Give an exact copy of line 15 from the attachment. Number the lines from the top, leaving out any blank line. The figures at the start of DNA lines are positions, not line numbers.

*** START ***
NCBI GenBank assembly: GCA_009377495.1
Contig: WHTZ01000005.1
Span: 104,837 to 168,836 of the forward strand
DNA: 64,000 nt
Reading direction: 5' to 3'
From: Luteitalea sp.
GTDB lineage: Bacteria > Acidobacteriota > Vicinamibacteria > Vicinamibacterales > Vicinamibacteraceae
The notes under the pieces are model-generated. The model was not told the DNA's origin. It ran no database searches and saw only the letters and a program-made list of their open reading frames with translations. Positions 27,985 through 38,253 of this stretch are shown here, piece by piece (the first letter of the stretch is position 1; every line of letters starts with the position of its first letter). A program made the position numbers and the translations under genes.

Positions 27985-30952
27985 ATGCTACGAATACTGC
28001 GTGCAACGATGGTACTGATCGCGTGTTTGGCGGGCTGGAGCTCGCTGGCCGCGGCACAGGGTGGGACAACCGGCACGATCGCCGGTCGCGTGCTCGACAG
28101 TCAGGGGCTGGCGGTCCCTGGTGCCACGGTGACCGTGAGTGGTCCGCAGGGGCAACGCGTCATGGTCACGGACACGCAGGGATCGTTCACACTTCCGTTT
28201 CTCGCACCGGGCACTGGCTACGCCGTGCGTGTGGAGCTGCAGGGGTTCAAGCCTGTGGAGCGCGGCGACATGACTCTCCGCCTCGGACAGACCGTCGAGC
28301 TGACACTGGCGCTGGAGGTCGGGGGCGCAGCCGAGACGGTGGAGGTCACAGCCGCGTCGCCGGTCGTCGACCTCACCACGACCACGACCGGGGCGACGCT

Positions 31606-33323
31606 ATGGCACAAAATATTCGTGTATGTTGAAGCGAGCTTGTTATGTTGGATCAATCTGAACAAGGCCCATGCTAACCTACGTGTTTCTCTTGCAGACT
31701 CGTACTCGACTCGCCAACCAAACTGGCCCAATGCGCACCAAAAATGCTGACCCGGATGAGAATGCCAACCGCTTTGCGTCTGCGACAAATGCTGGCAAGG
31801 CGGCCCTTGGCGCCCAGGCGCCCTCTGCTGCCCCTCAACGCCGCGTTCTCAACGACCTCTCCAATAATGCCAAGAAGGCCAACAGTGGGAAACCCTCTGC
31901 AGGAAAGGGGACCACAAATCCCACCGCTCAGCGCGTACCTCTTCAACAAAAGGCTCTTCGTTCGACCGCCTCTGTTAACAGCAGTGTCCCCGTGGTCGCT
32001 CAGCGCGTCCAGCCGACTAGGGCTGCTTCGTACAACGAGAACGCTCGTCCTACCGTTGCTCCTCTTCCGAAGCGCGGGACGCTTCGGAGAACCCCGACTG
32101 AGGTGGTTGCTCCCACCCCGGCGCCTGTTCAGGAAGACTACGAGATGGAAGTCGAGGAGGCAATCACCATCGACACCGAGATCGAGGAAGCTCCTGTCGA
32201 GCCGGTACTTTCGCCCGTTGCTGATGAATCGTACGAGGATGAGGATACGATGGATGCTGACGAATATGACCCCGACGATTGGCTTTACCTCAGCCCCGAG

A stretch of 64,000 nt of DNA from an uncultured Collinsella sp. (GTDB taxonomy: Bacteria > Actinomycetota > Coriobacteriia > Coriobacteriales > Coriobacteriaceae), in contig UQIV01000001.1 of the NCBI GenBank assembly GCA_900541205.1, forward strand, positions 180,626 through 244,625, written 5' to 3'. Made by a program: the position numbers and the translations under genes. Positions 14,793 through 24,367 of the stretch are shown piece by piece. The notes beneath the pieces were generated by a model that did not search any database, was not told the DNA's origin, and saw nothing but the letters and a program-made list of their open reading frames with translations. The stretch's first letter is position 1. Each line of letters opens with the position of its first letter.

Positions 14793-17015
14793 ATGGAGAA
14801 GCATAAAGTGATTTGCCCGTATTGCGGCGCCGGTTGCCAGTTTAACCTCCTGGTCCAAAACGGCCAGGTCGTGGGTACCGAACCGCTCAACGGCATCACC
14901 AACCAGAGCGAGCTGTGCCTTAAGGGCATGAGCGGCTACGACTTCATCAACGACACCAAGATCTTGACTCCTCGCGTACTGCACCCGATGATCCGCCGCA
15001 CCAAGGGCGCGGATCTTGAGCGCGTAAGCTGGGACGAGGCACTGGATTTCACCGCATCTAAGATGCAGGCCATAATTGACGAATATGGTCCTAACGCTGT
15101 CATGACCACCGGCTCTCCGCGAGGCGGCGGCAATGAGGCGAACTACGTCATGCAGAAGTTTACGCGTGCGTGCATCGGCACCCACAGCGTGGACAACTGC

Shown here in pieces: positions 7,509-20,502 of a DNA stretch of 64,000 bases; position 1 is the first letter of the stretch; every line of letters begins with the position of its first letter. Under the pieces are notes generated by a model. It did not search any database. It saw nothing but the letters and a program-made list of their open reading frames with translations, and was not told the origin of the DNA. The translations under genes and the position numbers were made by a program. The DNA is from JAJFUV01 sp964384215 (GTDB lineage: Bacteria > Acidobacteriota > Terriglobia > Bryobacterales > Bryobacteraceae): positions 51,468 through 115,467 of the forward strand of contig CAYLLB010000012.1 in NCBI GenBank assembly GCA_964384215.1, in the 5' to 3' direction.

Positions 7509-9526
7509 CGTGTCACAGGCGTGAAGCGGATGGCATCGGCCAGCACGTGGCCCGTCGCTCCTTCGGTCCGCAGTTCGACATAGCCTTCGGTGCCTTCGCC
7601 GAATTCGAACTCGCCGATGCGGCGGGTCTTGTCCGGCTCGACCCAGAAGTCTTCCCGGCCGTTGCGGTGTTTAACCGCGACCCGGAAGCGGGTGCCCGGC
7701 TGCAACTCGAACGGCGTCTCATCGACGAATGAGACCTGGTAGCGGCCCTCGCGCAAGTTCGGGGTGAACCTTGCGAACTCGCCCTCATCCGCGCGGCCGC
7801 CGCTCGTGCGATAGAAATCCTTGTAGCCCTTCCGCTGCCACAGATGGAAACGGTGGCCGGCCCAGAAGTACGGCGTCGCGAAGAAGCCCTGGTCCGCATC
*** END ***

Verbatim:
Positions 31606-33323